April 20, 1852

Freshet

Tues April 20th

1852  Storms again to day and nearly as hard

as yesterday.  rained poringly last night

Mr Packard came at half past three and Mr Ames

went to the hoe & knife shop to raise planks 

the water being very high  The highest that

has been known for years  Augusta spent

the afternoon  Worked all the forenoon cleaning

out grease from the buttery

The Nor’easter continued.  The Queset Brook, which ran behind the Ames compound, the Shovel Shop Pond and other local bodies of water threatened to overflow under the deluge of rain. The water came down “poringly” and, according to Old Oliver, “it raind about all day.”* To use a word that is not often encountered in the 21st century, a freshet was imminent.

A freshet is a sudden overflow of a creek or stream brought on by a heavy rain and/or the sudden melting of snow. It was a potential hazard that people who lived near waterways worried about every spring, and on this day the fears of such folks in Easton came close to being realized.

The water rose “the highest that has been known for years,” threatening to flood the hoe and knife shops. The men, led by Oakes Ames, responded quickly to adjust the wooden planks at the site of the dams on the pond. Local historians Dwight MacKerron and Frank Mennino corrected this editor’s initial misinterpretation that raising planks meant lifting machinery off the floor, the latter suggesting instead that:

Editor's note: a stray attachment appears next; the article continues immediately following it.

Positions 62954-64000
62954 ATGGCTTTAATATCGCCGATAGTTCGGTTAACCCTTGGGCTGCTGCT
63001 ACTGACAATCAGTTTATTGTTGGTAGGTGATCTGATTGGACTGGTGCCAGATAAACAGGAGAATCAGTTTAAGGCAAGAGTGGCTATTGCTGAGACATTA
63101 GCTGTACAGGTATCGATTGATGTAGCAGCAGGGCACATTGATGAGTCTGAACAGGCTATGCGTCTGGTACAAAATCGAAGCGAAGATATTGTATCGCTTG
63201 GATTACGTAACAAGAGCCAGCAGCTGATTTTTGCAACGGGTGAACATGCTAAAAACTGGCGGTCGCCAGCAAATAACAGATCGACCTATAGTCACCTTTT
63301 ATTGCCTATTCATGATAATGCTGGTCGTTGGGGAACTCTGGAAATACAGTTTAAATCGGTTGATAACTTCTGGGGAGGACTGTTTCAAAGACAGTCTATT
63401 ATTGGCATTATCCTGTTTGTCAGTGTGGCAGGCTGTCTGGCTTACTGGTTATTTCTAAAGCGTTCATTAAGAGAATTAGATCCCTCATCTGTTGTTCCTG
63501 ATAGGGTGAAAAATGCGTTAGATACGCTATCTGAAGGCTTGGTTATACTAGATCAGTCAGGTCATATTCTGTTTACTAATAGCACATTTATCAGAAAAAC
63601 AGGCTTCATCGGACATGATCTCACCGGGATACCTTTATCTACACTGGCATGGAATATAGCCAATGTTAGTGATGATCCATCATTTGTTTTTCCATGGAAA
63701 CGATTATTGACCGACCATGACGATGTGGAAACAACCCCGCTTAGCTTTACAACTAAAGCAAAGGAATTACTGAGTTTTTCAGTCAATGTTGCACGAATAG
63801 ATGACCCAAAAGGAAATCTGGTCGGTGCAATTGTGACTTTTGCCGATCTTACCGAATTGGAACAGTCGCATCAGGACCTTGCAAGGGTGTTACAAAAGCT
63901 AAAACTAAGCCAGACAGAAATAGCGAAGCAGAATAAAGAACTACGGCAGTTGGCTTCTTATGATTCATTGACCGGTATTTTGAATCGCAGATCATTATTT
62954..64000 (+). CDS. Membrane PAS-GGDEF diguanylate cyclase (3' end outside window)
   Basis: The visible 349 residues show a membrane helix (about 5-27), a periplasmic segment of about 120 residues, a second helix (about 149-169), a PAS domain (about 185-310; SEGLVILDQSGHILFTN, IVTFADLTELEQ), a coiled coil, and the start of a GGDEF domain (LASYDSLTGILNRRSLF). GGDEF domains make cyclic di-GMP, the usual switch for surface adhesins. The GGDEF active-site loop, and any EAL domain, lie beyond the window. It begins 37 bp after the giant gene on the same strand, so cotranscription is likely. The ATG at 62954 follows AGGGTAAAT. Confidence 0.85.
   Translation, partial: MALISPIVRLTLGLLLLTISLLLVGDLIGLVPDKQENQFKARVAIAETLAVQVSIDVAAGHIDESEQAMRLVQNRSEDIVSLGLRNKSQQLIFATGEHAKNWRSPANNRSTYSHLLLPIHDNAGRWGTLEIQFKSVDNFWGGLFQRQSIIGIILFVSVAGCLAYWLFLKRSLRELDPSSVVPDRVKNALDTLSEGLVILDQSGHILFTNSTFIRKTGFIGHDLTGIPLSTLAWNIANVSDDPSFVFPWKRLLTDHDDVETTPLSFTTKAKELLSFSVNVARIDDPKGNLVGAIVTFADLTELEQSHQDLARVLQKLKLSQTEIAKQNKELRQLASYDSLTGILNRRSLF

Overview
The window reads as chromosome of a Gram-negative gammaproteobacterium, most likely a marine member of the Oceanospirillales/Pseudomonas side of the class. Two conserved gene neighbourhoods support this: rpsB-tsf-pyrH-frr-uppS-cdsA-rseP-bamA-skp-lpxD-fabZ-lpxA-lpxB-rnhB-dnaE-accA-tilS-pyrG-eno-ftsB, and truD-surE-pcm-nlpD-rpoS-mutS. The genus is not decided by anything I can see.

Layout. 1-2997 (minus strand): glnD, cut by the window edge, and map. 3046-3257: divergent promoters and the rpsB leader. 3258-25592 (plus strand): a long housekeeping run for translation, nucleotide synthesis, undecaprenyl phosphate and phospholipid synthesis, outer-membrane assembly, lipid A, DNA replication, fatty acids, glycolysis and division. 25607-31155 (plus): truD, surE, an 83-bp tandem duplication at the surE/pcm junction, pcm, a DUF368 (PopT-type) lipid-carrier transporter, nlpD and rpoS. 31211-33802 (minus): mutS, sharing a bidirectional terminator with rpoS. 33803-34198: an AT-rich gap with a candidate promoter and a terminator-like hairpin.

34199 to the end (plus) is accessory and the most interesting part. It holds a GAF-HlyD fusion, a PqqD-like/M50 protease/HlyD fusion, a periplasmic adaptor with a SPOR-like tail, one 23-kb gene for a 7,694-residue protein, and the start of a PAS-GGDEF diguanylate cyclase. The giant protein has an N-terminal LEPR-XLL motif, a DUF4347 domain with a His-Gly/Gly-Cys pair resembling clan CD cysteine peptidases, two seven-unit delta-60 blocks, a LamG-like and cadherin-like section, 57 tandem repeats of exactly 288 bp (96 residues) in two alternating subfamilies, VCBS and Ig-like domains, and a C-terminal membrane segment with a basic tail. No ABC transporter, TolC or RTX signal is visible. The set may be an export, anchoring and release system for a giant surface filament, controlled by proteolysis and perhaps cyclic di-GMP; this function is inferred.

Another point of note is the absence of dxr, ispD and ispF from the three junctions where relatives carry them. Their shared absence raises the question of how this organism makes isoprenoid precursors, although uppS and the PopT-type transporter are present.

“raising the planks referred to actually allowing water to leave the ponds under a controlled flow via a secondary sluiceway that was employed in most dams just for that purpose. In the case of the hoe shop there was a man made canal that would serve that purpose. It takes pressure off the dam, and might avert a catastrophic failure which would certainly have severe consequences.”

Sydney Packard may have been the man who came to assist Oakes. He was a 40 year-old father of eight and long-time employee of O. Ames & Sons.  Some twenty years later, Packard would be one of the pallbearers at the funeral of Oakes Ames.

So far in 1852, the Ames family had endured first fire and now flood, and their troubles were not over.

Thank you, Dwight MacKerron and Frank Mennino for your input on the workings of waterways of North Easton.